Featured Occupational Therapy Courses
This course will be retired and no longer available as of Sun Nov 1, 2020. Please start the course by Mon Oct 19, 2020 and complete the course by Sat Oct 31, 2020 to receive credit or look for Optimal Care Management in a Changing Regulatory Environment, available in the course catalogue.
This course examines the current state of rehabilitation outcomes measurement in post-acute care (PAC) settings: inpatient rehabilitation, skilled nursing facility, long term acute care and home health care. Patients cared for in these settings often transition between multiple sites of care when their health and functional status changes, and therefore are particularly vulnerable and costly to the health care system. Currently, performance measurements across PAC settings are fragmented due to the heterogeneity of patient populations, as well as the various reporting mechanisms across settings. This course provides participants with a context for understanding the complex issues that contribute to the questions raised by external agencies and policymakers who seek to understand the value of rehabilitation in post-acute care. Instructor Ellen Strunk describes the efforts currently underway to gather more information and develop meaningful outcome measures to support the value of rehabilitation services in disease management as well as future models of payment.
Universal concepts of the current state of rehabilitation outcomes and utilization measurement at every level of rehabilitation delivery are discussed. Outcomes measurement, data collection and analysis of information contribute to the value equation necessary in today’s healthcare environment. This course discusses some elements of the federal Medicare benefits and payment models which are under constant change and may no longer apply. Clinicians need to take personal responsibility to stay current with regulatory change within your specific practice setting. Learn more
Using orthoses for immobilization is an important therapeutic intervention to help support and protect the injured upper extremity after surgery or trauma, and also to offer balance and help position the hand and wrist for enhanced function due to injury or pain. Therapists require core knowledge in upper extremity anatomy, biomechanical principles of orthotic fabrication and hands on practice to be able to fabricate well-fitting and appropriate orthoses for clients requiring immobilization of joints of the upper extremity. Learn more
What makes therapy care planning different in a home-based model? At face value it may seem that the delivery of therapy is fundamentally the same across all settings but being in a person’s home presents unique challenges and opportunities to maximize impact of functional ability. This course will set the stage for home based care by comparing and contrasting regulatory, care coordination and documentation expectations to facility based care. Learn more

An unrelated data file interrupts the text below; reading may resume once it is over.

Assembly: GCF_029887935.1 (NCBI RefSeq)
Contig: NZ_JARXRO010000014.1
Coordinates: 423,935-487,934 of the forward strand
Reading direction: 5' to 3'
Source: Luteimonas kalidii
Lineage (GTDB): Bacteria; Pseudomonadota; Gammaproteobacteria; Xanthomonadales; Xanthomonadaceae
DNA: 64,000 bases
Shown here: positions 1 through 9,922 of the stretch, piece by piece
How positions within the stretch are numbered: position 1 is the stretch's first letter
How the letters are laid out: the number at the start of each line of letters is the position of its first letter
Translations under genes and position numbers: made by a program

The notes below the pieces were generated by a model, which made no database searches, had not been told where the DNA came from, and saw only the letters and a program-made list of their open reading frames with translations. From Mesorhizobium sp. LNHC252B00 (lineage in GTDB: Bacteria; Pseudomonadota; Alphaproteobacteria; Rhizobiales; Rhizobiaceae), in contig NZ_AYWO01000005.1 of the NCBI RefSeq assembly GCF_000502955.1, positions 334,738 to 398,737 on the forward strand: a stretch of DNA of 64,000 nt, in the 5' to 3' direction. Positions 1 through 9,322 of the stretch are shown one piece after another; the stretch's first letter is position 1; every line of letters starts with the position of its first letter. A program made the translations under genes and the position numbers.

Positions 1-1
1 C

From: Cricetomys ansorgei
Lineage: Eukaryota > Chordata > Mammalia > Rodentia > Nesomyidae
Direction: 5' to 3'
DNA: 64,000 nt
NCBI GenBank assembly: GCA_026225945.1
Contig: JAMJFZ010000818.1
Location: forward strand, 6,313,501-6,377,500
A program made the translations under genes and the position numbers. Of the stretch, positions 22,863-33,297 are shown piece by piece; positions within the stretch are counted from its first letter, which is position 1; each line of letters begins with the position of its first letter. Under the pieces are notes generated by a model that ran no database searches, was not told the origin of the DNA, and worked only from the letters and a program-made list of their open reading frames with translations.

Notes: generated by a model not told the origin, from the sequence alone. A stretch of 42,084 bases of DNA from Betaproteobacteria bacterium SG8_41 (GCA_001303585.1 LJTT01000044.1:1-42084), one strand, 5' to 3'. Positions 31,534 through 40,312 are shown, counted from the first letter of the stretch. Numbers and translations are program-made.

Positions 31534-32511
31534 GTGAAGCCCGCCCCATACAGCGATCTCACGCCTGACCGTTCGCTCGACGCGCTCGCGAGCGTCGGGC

It is common for a clinician to lack direction when a child presents with the diagnosis of "idiopathic toe walking." The situation is often frustrating for all involved and frequently results in inaccurate evaluation with ineffective intervention and poor achievement of results. This course discusses the consequences of incorrect and delayed intervention, and reviews the evidence related to toe walking and ideal gait. The result is an alternate, and effective approach to pediatric toe walking. Participants will learn the necessity of timely and accurate management of pediatric toe walking, and how to recognize when a child has impaired biomechanics and/or sensory dysfunction that is negatively affecting their gait pattern. Learn more
Illegible handwriting, also known as dysgraphia, is the primary reason for referrals to therapists practicing in school-based settings. Although handwriting instruction is the responsibility of teachers, the therapist's role is in the identification of the motor, sensory, and perceptual deficits underlying dysgraphia. In this course you will learn signs and symptoms of the three different types of dysgraphia and be able to identify functional handwriting challenges in school-age children. Assessment tools used to determine recognition of dysgraphia will be discussed with specific case examples. Viewers will ascertain a variety of remedial activities along with functional adaptations that can be used to assist children with success in functional written communication skills for scholastic achievement. Learn more
Video Runtime: 109 Minutes; Learning Assessment Time: 53 Minutes
This session will help learners develop better interaction skills when working with people with Dementia and their families. The goal of this course is to enhance treatment session outcomes and quality of life for those living life with some form of Dementia within their support systems.
Emphasis is placed on the value of recognizing changing abilities that impact interaction and performance skills. Utilizing the dementia state ‘GEMS’ assessment model and modifying communication strategies, learners will be able to make better use of retained abilities while acknowledging unrealistic expectations due to dementia. Professionals will be better able to help themselves, as well as guide families and staff they work with, reduce or minimize unproductive conversations and ‘refusals and resistive’ behaviors by using more effective verbal and non-verbal communication and ‘approach techniques’.